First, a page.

Hyde Park residents formed an online-based neighborhood association that seeks to better represent renters’ interests than the Hyde Park Neighborhood Association, which was formed in 1974.
The association, “Friends of Hyde Park,” formed after several Hyde Park residents voiced concerns over a lack of renter representation within the original neighborhood association.
The new association will support the construction of accessory dwelling units, which are smaller homes built in addition to the homes that already exist on a given property. Ricky Hennessy, a biomedical engineering graduate student, is one of the founders of the Friends of Hyde Park. He said members will be able to vote until Jan. 29 on a resolution supporting “easing restrictions on accessory dwelling units,” something the original association voted against.
Hennessy said he feels the original association was not inclusive.
“The Hyde Park Neighborhood Association, the original [association], had a bunch of rules,” Hennessy said. “You had to pay dues, and you couldn’t vote until 30 days after you did.”
Hennessy said the new association will emphasize transparency and anonymous voting.
Hennessy also said Friends of Hyde Park will focus on a streamlined participation process for maximum member input.
“The main goal of Friends of Hyde Park is to take the process and make it easier to participate,” Hennessy said. “All [potential members] need to do is register to vote on our website, and we’ll give them updates. They can participate as little or as much as they want.”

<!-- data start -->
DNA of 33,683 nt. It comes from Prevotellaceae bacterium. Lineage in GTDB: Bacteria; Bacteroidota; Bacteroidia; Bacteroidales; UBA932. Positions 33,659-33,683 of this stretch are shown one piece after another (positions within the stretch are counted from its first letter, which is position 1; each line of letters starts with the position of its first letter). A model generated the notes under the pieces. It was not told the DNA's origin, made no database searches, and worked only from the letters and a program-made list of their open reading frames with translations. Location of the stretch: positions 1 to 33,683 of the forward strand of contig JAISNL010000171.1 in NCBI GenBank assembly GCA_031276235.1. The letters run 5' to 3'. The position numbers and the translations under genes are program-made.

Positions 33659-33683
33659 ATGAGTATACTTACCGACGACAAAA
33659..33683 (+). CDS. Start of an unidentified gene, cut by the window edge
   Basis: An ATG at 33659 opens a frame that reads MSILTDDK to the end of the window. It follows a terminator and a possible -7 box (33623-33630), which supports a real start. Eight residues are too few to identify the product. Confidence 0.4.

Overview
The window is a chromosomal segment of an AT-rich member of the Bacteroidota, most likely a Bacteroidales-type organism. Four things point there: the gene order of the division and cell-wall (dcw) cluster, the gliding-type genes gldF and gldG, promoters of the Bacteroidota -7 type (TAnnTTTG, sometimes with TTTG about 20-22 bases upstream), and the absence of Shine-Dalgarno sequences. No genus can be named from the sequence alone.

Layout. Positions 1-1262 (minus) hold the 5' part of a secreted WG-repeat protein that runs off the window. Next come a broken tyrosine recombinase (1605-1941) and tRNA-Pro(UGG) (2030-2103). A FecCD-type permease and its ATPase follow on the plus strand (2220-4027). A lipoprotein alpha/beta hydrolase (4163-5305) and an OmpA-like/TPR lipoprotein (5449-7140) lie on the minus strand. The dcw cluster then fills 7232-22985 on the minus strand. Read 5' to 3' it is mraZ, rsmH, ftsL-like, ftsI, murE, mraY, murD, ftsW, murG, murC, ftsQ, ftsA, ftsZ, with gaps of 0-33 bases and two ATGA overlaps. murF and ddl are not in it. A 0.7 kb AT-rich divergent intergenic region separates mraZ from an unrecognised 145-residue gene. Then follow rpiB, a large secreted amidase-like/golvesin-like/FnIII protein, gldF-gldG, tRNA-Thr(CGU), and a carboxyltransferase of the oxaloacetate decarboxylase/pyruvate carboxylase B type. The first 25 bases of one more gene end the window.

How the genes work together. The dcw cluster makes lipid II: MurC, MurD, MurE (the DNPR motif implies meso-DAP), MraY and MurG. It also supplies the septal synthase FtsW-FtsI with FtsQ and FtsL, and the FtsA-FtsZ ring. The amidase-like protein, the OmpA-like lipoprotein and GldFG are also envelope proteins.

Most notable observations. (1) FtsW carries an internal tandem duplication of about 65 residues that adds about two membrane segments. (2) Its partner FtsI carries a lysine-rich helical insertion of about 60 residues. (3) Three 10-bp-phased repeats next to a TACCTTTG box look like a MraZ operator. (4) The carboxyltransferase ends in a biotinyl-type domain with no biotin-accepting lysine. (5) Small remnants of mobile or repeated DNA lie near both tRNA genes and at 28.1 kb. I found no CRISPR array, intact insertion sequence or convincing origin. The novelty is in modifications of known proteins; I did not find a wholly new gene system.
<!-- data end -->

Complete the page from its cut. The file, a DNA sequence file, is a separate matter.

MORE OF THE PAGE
Kevin Heyburn, Hyde Park Neighborhood Association’s co-president, said he also joined Friends of Hyde Park as a member to stay involved in neighborhood decisions. Heyburn said he thinks the only significant difference between the two neighborhood associations is that Friends of Hyde Park will allow members to vote online.
“They think that will allow them to represent a greater cross section of the neighborhood,” Heyburn said. “Their group also doesn’t have membership fees. You can join without having to attend a meeting 30 days before. We have a rule that if you want to be a voting member, you have to attend at least one meeting before voting.”
Heyburn said he believes the issue of accessory dwelling units may have motivated Hyde Park residents to form the new association.
“A number of people who I saw at the [Friends of Hyde Park] meeting were people who were on the losing end of a vote we had over accessory dwelling units,” Heyburn said. “There’s been some concern in Hyde Park; if we had additional housing units in the neighborhood, how will the neighborhood include that increase in traffic? I know some people in this new group may have wanted to see our neighborhood [be] more supportive of accessory dwelling units.”
Advertising sophomore Sarita Hodges currently lives just outside Hyde Park but said she hopes to move inside the neighborhood and join Friends of Hyde Park.
“I see a lot of houses with the signs out front, so it seems like there’s a lot of support [for the new association],” Hodges said. “We’re not really in Hyde Park, we’re on the end. I would rather be a little closer anyway — I want to rent a house and I’m having trouble finding one, but I like the area a lot.”